The progression from Neo-Realism through Bay Area Figuration reflects the experimentation of an artist with a fertile and open mind. Otis Oldfield’s work was a precursor to that of the Bay Area Figurative School and by the time that group had reached prominence he already had moved into yet another period of artistic exploration.

 

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Study for ‘The Comb’

Back Room Gallery

Nude on White Drape

Young Nude

Nude on Orange Drape

Nude in Brown Chair

Nude with Bouquet

Nude with Serape

Sitting Figure

 

 

 

 

 

 

   
   
   
   
   
   
   
   
   
   
   
   
   
   
   
   
   
   

April 14, 2007 - July 28, 2007

 

The artists featured in this exhibition include:

Click + for enlarged image

The California Modernist Landscape

The California Modernist Landscape is a sweeping overview of Modernist rural and urban landscape art by artists working in Northern and Southern California during the 1920s, 1930s and 1940s.

Modernism was introduced to California in a number of ways including by artists returning from France and other destinations in the late 1910s and early 1920s, such as Otis Oldfield in San Francisco and Stanton Macdonald Wright in Los Angeles. These artists and others helped to influence their students and fellow artists to view the landscape in new and different ways. Artists no longer merely reproduced the landscape on canvas, but instead interpreted it.

• Northern California artists featured in this exhibition include Ruth Armer, Victor Arnautoff, Raymond Bertrand, Margaret Bruton, Ralph Chessé, Rinaldo Cuneo, William Hesthal, Nils Gren, Erle Loran, Helen Clark Oldfield, Otis Oldfield, Louis Siegriest and Frede Vidar.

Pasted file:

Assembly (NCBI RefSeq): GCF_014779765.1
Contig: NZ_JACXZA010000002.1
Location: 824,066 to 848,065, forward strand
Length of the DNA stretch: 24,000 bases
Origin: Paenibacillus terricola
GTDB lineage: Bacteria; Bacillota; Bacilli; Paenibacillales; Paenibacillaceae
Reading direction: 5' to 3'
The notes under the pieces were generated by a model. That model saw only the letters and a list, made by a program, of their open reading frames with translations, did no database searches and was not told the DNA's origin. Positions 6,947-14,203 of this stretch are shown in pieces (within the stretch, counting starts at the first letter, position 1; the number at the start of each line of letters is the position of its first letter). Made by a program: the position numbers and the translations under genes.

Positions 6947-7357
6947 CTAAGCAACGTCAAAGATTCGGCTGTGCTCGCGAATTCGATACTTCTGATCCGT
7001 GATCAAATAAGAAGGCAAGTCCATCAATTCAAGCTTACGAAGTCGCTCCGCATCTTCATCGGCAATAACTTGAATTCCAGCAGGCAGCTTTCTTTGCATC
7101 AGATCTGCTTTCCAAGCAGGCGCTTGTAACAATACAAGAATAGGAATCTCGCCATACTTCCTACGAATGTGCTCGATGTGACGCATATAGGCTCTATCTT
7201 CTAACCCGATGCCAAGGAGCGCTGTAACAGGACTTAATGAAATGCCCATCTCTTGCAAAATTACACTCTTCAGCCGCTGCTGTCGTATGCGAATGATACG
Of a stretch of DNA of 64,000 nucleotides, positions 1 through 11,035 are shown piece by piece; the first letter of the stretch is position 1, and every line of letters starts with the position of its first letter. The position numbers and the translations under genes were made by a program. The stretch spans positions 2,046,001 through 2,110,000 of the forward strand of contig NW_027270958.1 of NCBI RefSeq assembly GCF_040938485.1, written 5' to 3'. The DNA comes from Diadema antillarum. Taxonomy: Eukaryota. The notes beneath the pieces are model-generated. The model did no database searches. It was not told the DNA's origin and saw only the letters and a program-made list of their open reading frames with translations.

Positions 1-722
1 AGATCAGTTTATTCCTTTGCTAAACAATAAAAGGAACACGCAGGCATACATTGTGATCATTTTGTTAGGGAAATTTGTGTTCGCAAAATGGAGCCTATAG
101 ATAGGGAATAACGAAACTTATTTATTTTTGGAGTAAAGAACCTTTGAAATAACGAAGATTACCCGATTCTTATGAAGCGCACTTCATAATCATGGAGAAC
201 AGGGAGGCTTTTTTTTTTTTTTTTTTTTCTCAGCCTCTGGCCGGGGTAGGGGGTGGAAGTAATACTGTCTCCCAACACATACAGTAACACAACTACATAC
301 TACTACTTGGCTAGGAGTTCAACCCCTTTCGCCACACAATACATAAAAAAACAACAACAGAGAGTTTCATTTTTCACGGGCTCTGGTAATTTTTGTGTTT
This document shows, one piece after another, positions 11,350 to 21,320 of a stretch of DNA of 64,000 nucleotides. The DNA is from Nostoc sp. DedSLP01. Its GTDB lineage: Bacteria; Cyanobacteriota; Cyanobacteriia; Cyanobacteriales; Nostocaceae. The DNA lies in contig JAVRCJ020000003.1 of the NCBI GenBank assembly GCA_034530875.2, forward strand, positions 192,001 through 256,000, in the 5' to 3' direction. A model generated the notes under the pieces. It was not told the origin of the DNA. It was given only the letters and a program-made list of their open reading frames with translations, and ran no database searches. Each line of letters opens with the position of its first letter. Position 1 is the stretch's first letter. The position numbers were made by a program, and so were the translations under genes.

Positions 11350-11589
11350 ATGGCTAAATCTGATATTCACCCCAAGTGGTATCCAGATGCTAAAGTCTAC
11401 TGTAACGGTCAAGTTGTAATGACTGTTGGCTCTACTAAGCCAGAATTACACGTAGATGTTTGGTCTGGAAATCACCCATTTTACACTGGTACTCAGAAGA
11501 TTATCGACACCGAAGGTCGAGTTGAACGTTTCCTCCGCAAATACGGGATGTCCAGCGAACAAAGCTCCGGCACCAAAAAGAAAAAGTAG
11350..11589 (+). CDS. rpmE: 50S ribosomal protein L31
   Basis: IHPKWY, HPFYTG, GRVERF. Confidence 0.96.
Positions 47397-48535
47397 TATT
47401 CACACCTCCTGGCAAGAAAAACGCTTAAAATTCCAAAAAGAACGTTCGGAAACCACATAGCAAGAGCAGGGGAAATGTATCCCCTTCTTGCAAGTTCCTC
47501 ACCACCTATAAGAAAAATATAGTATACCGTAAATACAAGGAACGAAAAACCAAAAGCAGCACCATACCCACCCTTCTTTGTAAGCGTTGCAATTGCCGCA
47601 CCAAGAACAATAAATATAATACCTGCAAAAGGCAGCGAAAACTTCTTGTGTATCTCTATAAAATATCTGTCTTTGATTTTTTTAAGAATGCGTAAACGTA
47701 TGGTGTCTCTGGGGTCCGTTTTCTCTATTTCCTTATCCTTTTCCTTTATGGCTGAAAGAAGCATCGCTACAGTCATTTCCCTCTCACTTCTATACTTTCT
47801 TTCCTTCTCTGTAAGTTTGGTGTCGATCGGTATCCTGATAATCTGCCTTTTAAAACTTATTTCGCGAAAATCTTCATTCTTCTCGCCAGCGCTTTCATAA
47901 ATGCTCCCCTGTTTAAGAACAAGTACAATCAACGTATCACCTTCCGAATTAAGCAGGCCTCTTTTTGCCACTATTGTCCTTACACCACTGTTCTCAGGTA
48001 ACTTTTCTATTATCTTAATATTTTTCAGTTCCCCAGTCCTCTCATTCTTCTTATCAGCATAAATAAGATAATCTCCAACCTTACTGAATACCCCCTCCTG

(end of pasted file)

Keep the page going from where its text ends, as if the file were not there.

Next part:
• Southern California artists featured in this exhibition include Edward Biberman, Florence Parker Bloser, Grace Clements, Merrell Gage, Peter Krasnow, Paul Landacre, Warren Newcombe, Lillian Whiting and Stanton Macdonald Wright.

A color brochure of the exhibition is available upon request.

 

Victor Arnautoff

California Modernism - Gallery Selections

Ralph Chessé

Rinaldo Cuneo

Merrell Gage

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William Hesthal

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Raymond Leroy Hill

Peter Krasnow

Helen Clark Oldfield

Otis Oldfield

Frede Vidar

 
   
   
   
   
   
   
   
   
   
   
   
   
April 14, 2007 - July 28, 2007  

The artworks featured in this exhibition include:

Click + for enlarged image

Back Room Gallery | Jeffrey Kirby - The California Modernist Landscape Evolved

We are pleased to introduce to our patrons Southern California artist Jeffrey Kirby. Mr. Kirby is a graduate of St. Mary’s College of Maryland where he studied English and art. He later continued his art studies for a time at the Corcoran School of Art in Washington D.C. His works have been exhibited at many private galleries and are in numerous private and corporate collections.

In his art, Mr. Kirby juxtaposes vibrant color with the sensual forms of nature, creating works that are inspired by and reminiscent of the important work of the American Regionalists of the 1930s, including Thomas Hart Benton, John Steuart Curry, Grant Wood, and Mr. Kirby’s own favorite, Alexandre Hogue. While inspired by these artists, Mr. Kirby’s work represents his own “provocative vision of nature.” There is a unique perspective captured in his work, one that engages and draws in the viewer.

 

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Adagio

Back Room Gallery

After the Rain

Blue Skies

Lunch Break

Morning Mountains #2

Near the Vineyard

The New Fence

The Road Around

Rolling Hills, Cambria

Virgin Morning